Thursday, May 16, 2013

Diocesan Church Growth Strategies 4: Case Study - Exeter

Part of the Church Growth Strategies conference is an invitation to participating dioceses to talk about what is and isn't going on in their county. Here's a bit about Exeter, which was really encouraging:

Very rural diocese, had first round of Diocesan strategy in 2003, trying to draw 500 parishes & 613 buildings (!) into 150 'mission communities' - clusters of local churches with a mission priority and plan.

2008 set a target of 25% growth in weekly attendance by 2013. There was quite a bit of harrumphing around the Diocese at the time. In the end growth 2008-12 has been 11%, which is short of the target (but, Exeter are the 2nd fastest growing diocese in recent years. Setting a target may have poked the diocesan culture with a sharp stick, but it seems to have been a catalyst for growth)

A Million for Mission: the diocese chose to give away £1m of its historic reserves to churches to use in mission. Grants from £1,000 - £100,000 were offered, in two waves over the course of 9 months in 2011-12. Nearly 200 bids came in, and 87 grants to mission projects were made. "there's nothing like throwing some money at Anglicans to arouse interest"

The projects are currently being reviewed, 12 months in. The first 26 have been looked at: these are engaging with 2,146 brand new people, as a direct result of the projects the money has enabled, that the church had no contact with before. Half of these are children (the majority of the projects were aiming at children or all ages) with roughly 500 youth and 500 adults. Already 60 have made a clear profession of faith (e.g. confirmation, a decision to follow Christ following a course) - considering the time that the process of coming to faith takes, that's a very encouraging start.

Giving money away from the Diocese was a "hugely impacting p.r. exercise". Parishes are so used to the  diocese taking money away from them, the idea that they were being offered money and asked to come up with ideas was a real novelty, and communicated powerfully that the Diocese was on their side. It also got churches thinking about mission that had previously been asleep.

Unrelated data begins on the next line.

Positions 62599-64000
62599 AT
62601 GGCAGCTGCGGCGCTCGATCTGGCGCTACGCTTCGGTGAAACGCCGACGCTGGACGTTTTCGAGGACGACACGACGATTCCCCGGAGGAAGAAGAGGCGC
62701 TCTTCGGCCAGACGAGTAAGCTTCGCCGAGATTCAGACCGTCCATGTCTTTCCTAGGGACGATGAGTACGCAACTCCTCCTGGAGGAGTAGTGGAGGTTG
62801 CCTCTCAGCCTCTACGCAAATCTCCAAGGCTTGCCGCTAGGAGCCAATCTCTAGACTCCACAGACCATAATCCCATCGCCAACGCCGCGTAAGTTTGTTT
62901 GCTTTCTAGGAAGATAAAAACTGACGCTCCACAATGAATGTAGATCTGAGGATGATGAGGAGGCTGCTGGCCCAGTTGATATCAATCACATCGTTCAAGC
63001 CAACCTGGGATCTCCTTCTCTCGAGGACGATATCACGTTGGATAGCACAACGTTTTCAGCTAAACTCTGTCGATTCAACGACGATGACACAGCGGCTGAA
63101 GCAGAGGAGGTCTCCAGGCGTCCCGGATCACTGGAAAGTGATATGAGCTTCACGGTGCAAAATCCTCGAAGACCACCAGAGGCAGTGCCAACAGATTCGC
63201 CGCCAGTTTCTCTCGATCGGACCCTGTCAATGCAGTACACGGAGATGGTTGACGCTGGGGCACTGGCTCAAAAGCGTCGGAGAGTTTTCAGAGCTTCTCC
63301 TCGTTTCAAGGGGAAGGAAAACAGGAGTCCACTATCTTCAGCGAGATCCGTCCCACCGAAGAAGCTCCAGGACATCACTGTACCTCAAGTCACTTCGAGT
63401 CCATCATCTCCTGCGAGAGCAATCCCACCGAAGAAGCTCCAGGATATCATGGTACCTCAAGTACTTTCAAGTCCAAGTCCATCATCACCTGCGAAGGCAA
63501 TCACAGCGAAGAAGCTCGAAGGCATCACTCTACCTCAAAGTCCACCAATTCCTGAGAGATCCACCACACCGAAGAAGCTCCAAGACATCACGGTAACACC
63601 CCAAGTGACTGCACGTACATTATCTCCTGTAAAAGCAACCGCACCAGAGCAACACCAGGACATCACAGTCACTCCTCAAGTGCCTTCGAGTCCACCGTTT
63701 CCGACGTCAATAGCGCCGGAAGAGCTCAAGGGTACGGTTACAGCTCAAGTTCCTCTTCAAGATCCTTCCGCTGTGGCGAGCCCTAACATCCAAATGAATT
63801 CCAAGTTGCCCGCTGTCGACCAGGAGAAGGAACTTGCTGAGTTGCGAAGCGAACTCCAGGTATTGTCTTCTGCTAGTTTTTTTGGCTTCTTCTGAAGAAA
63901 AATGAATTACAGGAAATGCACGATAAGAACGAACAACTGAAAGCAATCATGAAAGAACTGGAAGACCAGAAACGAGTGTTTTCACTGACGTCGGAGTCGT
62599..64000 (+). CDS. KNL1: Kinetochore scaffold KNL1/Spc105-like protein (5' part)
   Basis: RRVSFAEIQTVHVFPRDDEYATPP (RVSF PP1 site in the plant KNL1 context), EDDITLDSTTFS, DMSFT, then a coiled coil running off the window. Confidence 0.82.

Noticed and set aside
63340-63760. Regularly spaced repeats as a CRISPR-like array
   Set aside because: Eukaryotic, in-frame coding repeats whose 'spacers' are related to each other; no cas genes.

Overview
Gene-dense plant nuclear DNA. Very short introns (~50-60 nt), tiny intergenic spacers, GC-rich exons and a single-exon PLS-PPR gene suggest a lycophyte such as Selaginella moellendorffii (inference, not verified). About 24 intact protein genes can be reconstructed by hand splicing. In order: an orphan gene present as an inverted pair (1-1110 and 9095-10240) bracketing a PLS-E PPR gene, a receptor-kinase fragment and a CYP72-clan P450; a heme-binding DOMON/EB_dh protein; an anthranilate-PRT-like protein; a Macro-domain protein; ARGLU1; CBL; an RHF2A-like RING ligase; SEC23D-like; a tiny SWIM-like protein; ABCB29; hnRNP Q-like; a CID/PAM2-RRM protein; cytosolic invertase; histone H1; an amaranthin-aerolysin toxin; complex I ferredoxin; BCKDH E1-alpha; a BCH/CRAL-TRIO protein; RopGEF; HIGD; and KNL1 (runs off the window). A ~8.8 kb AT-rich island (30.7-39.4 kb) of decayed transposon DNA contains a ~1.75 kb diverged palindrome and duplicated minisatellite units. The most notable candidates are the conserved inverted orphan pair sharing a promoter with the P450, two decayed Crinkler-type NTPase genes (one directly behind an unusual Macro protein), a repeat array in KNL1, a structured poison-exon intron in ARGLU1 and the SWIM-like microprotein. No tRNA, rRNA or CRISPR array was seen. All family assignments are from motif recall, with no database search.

"being cautious with money is not something the Bible exhorts us to do" (Chair of Finance at Exeter. That's the spirit!)

The biggest impact is with families. The Diocese now has 63 Messy Churches.

What next? A new set of priorities from 2013:
 - "create and develop pathways into deeper discipleship and sacramental membership of the church for all those reached through new missional initiatives" i.e. the whole diocese is now addressing the question of discipleship in fresh expressions of church. There's work being done to find the right resources for people on the fringe of faith, Alpha is too far away from the starting point for many.
 - leadership training, including asking CPAS to run the leadership training programme (great call)
 - developing ministry teams in the mission communities, this can't all be done and run by clergy.

The Million for Mission video is an excellent bit of diocesan communication, and an encouraging 6 minutes viewing!

use the diocesan church growth strategies tag below for other posts from the conference, including the ABofC on evangelism and renewal.

1 comment:

  1. Stuart, Devon25/5/13 11:11 am

    Thank you for these posts - great to see. On Exeter, it may be worth mentioning that the numbers are currently under review; it transpires that there was an error in their collation so, subject to confirmation, the final numbers should be higher.

    This said, setting the 25% target was less about an absolute requirement to meet that specific figure and much more about making it clear and unambiguous that we were committed to growth. It's stereotypically Anglican, but it was controversial to state boldly that we should grow in numbers and it was vital to ensure that it was absolutely clear that this was what we were setting out to do.

    To your comments on London, I also think it helped that our bishop, Michael Langrish, comes from the Catholic tradition. I get the impression that if an Evangelical talks about evangelism, those from other traditions assume he's only talking to Evangelicals. When, as in London also, a High Church bishop states the need for growth, it can perhaps jolt more people in to paying attention.